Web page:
3. What do you most love about your body?
4. If could receive one present of a craft or art material/supply what would it be?
5. When did you last lie outside, looking up at the night sky?
6. When did you last swim in the sea/ocean?
7. What's your morning wake-up essential?
8. Who were you in a former life?
9. What's your porn star name (name of first pet + name of first street where you lived - I'm Ameliaranne Sharon Minster by the way!)?
10. What do you have a collection of?
11. What is your ultimate comfort food?

Tuesday, 14 February 2012

new owls

Just thought you might like to see these new little fabric pinback badges in my Etsy shop. I love the texture of the fabric and their cute little faces.
I'll be slowly adding new badges and pretty sewn things to the shop over the next month or so, so don't forget to check back often!

And don't forget, lovely blog readers, that you can have 15% off with the coupon code FRIENDSHIP :)

Happy Valentines' Day everyone!

P.s. you simply must check out yesterday's post, by my friend and guest poster Ashlie Blake - what she has written is so beautiful and inspiring and will take you on a vivid journey through space and time! She'll be back next month with a fabulous owl-themed giveaway: I can't wait!

Monday, 13 February 2012

guest post: Ashlie Blake from PaintingBliss

I am so delighted to welcome Ashlie to the blog today! She makes beautiful mixed media art which you can find on Etsy, and has all kinds of exciting brooches (owls, people!!) and fabrics in development to add to her repertoire. Her blog, PaintingBliss is one of my daily reads; it manages to be both hilarious and inspiring, and her personality comes through in bucket loads: check it out and you'll soon be addicted too!

Now settle back with a nice hot drink and enjoy a journey through time and the seasons, through Ashlie's vivid memories and artist's view of the world.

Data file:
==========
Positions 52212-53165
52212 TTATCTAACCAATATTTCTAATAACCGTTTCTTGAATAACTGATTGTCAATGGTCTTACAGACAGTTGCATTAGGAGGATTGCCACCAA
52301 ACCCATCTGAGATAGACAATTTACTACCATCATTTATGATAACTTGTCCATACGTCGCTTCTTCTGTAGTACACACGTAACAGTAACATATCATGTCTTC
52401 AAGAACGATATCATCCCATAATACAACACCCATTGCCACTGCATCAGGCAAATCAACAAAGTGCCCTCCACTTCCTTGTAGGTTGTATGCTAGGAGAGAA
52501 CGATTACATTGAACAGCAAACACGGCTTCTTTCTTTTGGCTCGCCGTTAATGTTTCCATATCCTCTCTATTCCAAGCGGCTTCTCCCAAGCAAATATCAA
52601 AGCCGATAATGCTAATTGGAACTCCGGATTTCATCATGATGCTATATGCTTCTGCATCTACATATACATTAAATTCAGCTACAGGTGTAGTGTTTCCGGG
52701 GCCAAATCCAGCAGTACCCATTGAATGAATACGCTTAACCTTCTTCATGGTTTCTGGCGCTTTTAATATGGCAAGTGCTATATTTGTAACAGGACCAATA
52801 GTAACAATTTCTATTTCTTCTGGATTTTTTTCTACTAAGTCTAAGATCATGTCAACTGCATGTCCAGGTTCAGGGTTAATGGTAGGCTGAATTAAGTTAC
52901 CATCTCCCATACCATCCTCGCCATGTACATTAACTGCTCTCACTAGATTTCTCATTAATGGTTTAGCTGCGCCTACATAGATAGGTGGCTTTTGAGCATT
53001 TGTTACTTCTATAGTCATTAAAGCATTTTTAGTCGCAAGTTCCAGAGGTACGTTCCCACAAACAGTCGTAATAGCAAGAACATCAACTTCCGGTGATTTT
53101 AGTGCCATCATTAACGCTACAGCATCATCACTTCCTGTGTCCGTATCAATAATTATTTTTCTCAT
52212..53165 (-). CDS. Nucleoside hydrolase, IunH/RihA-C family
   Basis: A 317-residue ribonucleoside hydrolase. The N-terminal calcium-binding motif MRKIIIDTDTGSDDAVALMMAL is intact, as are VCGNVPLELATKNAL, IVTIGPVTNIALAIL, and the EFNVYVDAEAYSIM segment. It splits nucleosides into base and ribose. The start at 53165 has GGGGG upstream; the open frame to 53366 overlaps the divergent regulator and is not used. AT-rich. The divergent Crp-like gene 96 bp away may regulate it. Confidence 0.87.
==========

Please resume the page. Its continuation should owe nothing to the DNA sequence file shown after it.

Oh what a pleasure to be a guest for Miss Suki of The Owl Club! Hello there! My name is Ashlie Blake and I have an artistic blog called Paintingbliss. I am a mixed media artist, dreamer and all around lover of life. Inspired by nature and motivated by my own personal memories… my artwork often evokes an emotional response or at least a smile. 

Suki and I have a theory that everything in this world evokes a memory. We call these things, “memory triggers”. We agreed that it would be fun for Suki to prompt me with images and see what comes forth… here are the responses to the photos she sent. Hope you enjoy them! 

source: MikeClarkWeddings

My summers were spent in upstate NY where fields of soft yellow grass grew/grows high with harvest anticipation. Vast fields line the roads that were and still are my trip upstate. I would dream about lying in the middle of one of these fields where I would imagine I would hear the grass hoppers and bugs buzzing in my ears. 

Fields like this, where I grew long and lean during hot summer months, were home to wild flowers; for in between each stalk of light brown and yellow ochre mingled green stalks topped with pale pink or yellow flowers…often a random black-eyed susan would grow and something my grandparents called Indian paintbrush. 

I liked to pretend that the Indians really used these for paintbrushes of course (smile). My grandfather was related by marriage, and therefore not by blood…but he was very much my grandfather.  He was half Native American (his mother being from a reservation) he told me what these flowers were named…even if it was not their official text book name.